right to question the title of a landlord is very
limited in view of the rule of law which is codified in
Section 116 of the Evidence Act.
38. Apart from that it has been held in some
decisions of this Court that a co-owner of a
property is an owner of the property, till the
property is partitioned.
39. In Sri Ram Pasricha v. Jagannath it has been
held that a co-owner is as much an owner of the
entire property as any sole owner. In coming to the
said finding, the learned Judges relied on the
proposition laid down in Salmond on Jurisprudence
(13th Edn.). The relevant principles in Salmond on
Jurisprudence are set out hereinbelow:
“…It is an undivided unity, which is vested
at the same time in more than one
person…. The several ownership of a part
is a different thing from the co- ownership
of the whole. So soon as each of the two
co-owners begins to own a part of the
thing instead of the whole of it, the co-
ownership has been dissolved into sole
ownership by the process known as partition.
Co-ownership involves the undivided integrity of what is owned.”
40. Relying on the aforesaid jurisprudential principles, this Court in Sri Ram Pasricha held as under: (SCC p.190, para 27)
“27. Jurisprudentially it is not correct to
say that a co-owner of a property is not its
owner. He owns every part of the
composite property along with others and
it cannot be said that he is only a part-
owner or a fractional owner of the
property. The position will change only
when partition takes place.”
41. Since in the instant case, no partition has taken
place, the plaintiffs’ status as co- owners cannot be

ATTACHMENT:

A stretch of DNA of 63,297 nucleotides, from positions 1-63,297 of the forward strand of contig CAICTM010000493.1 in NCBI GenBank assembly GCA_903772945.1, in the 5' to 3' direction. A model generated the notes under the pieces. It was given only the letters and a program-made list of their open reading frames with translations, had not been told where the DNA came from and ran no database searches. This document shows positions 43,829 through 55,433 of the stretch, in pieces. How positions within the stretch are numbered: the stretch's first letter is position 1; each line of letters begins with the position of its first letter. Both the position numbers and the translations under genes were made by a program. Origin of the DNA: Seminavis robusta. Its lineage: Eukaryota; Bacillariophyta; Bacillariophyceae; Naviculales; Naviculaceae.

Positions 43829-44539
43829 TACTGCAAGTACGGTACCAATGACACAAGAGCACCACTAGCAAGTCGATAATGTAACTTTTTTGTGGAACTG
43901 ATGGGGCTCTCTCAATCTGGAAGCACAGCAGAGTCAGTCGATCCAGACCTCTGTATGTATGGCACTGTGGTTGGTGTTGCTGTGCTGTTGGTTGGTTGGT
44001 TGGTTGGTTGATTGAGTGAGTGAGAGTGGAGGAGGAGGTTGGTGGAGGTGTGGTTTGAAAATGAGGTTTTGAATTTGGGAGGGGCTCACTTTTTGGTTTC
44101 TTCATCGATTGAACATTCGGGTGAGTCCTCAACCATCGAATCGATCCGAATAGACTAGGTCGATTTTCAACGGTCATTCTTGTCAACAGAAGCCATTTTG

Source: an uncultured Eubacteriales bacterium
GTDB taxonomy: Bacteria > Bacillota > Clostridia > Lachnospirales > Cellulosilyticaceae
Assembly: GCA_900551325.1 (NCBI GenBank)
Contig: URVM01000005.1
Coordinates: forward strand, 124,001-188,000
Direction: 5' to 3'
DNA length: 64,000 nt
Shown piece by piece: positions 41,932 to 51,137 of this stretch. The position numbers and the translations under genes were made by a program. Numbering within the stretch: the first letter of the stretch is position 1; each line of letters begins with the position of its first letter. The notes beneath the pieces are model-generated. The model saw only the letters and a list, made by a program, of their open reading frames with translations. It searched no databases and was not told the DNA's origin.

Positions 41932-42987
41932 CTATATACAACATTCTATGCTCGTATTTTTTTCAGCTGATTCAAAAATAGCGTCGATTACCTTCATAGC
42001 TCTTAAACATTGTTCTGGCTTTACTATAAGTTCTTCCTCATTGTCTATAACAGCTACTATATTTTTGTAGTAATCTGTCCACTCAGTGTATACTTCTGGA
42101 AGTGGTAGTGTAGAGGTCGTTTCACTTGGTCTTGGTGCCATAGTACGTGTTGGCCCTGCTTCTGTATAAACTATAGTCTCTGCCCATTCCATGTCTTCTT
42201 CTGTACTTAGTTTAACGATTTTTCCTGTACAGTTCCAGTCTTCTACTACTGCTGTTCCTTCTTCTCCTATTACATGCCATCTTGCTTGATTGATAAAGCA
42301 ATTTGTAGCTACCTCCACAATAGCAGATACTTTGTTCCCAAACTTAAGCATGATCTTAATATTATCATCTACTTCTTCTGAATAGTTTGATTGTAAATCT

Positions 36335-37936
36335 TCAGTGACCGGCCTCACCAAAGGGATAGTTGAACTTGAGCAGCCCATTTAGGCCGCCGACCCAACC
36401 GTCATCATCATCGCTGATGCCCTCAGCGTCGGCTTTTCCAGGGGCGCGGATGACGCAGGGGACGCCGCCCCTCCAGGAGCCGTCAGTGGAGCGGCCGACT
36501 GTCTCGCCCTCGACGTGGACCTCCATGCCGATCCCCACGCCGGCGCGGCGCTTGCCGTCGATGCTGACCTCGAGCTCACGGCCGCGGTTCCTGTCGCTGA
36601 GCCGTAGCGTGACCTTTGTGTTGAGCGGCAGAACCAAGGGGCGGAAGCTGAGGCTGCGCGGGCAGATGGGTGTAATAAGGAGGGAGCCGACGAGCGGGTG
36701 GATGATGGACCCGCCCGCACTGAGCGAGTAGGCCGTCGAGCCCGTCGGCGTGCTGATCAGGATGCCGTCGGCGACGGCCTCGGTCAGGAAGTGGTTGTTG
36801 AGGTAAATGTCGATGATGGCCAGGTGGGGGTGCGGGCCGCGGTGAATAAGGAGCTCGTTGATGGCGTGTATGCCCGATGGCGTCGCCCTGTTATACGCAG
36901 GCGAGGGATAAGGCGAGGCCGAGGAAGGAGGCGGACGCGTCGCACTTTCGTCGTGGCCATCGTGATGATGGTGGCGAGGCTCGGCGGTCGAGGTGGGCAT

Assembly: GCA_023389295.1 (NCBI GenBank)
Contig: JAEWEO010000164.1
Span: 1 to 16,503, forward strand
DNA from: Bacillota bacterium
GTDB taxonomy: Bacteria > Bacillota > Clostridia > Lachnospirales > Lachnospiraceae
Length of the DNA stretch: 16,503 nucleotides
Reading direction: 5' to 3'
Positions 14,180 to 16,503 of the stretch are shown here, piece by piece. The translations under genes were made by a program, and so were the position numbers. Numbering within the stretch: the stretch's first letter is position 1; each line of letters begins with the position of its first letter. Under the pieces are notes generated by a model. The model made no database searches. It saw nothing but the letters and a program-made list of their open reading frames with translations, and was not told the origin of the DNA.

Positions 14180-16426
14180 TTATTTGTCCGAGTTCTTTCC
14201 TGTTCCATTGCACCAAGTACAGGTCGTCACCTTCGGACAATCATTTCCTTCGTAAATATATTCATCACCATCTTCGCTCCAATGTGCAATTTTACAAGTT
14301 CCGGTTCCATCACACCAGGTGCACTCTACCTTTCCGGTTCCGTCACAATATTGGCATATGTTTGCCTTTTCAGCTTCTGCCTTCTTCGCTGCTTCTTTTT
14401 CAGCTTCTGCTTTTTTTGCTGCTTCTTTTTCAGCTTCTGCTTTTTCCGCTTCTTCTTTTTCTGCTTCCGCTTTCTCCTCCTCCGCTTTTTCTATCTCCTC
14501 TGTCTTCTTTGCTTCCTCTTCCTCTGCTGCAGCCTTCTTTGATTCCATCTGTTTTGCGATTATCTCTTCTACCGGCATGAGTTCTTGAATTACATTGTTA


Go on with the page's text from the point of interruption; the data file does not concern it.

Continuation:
disputed by the tenant and it is nobody’s case that
there is a clash of interest between the respondent
and the co-owners.
42. Therefore, the suit is maintainable.
43. Reference in this connection may be made to a
decision of this Court in Mohinder Prasad Jain v.
Manohar Lal Jain. In para 10 of the said Report,
learned Judges referred to a decision of this Court
in India Umbrella Mfg. Co. v. Bhagabandei
Agarwalla which in turn relies on Sri Ram Pasricha.
44. The principles which have been affirmed in
Mohinder Prasad Jain are that one co-owner filing a
suit for eviction against the tenant does so on his
own behalf in his own right and as an agent of the
other co- owners. In this matter, the consent of the
other co-owners is assumed as taken unless it is
shown that the other co-owners were not agreeable
to eject the tenant and the suit was filed in spite of
their disagreement.(See para 10, p. 727 of the
Report). It is nobody’s case here that other co-
owners are objecting to the filing of the suit in
From the above law laid down by Hon’ble Supreme Court it is well settled that one co-owner can file the suit for eviction. The said principle has been laid down de hors the fact whether the suit was filed under a Rent Legislation or under Transfer of Property Act.
The law laid down by the Gujarat High Court in the case of Nanalal Girdharlal (surpa) has apparently lost its relevance in view of the subsequent judgment of Hon’ble Supreme Court in the case of Sri Ram Pasricha (supra) and V. Dhanpal Chettiar (supra) as noticed by Hon’ble Supreme Court in the case of Narpatchand A. Bhandari (supra).
The submissions about period of notice under Section 106 of the Act and delivery thereof are also without substance in view of provisions of Sub-sections (3) and (4) of Section 106 of the Act as admittedly the suit was filed after two months of service of notice and the same was delivered by registered post at the admitted address.
Consequently, there is no substance in the appeal and the same is, therefore, dismissed.
The stay application is also dismissed. No costs.
(ARUN BHANSALI), J.